So in light of the changing way we speak through our clothes, or rather how brands have become more savvy in marketing to our social consciousness, we're left asking: can fashion and politics have a meaningful relationship in the 21st century?

Obviously, the existence of this article itself serves as a meta example of how clothes are continuing to serve as one of the most accessible conversation starters, and are continuing to help us engage and scrutinise our own worlds. But it's important that our introspection is vigilant. 

Movements like the call to wear a safety pin have been met with criticism from communities facing oppression. Image via Instagram.

When many white individuals chose to wear a safety pin to mark them as allies in the days following Trump's election this is what they were attempting to do, to use their clothing to communicate who they were and what they believed in. But soon many people of colour and other minorities began to bristle at the gesture. In the months since, the safety pin movement has become an example of the threat of hollowness that surrounds fashion activism.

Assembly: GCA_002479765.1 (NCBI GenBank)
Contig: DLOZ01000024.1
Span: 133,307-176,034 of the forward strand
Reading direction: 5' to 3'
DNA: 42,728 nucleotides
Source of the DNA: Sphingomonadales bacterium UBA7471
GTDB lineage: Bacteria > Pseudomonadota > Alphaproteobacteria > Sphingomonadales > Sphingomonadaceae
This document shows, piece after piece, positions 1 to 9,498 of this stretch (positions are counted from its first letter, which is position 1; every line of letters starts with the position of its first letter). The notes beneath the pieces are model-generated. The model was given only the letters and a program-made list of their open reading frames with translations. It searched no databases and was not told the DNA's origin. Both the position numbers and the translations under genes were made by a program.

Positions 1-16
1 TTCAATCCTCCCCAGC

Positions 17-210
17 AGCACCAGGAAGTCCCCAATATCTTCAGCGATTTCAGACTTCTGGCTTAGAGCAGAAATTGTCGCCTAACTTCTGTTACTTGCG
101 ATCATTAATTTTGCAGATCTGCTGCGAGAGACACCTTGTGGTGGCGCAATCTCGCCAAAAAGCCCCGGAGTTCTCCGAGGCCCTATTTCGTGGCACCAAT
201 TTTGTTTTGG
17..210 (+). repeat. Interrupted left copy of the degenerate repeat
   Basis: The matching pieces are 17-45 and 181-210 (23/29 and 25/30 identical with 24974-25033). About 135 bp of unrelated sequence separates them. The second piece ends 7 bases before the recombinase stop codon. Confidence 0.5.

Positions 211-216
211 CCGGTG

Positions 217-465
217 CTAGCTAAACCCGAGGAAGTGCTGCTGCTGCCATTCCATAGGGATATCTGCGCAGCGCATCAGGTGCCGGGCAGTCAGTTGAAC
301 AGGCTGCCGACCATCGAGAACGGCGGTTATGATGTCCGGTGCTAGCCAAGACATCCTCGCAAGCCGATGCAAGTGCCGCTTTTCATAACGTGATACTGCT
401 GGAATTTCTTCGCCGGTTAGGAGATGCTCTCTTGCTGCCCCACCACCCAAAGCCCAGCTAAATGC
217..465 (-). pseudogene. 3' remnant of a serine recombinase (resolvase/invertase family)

Critics pointed out that adorning yourself in this way made no real statement, and served no real commitment to work for a better world. What it did was publicly mark you as 'woke' with no follow up consideration, highlighting the biggest issue with political fashion — not focusing on doing good, but looking like you are good.

In a recent discussion on NPR's Code Switch podcast discussing the role and place of white allies, producer Juleyka Lantigua-Williams stated that to really be active and helpful in a cause you had to "have something that you give up." She continued that to show up to a march, sign a petition, retweet a hashtag, or wear a t-shirt wasn't enough. You need "an approximation of what it's like to live without the privilege that you have grown up with your entire life."

In the same conversation activist and blogger ShiShi Rose added, "I think people get so wrapped up in what label they're going to put on, and how it looks, and how that's going to appear to everybody else — and not enough about the action that they're doing."

With this echoing in our minds, the division between a safety pin, a pair of Stella McCartney boots or the carefully coded accessory of French revolutionaries becomes clear. Fashion still has the ability to serve as a legitimate statement, but can easily become a hollow offering. Ultimately we need to see political clothes as a great start, but a weak end. Let your t-shirt be the intro, not the whole conversation.


Text Wendy Syfret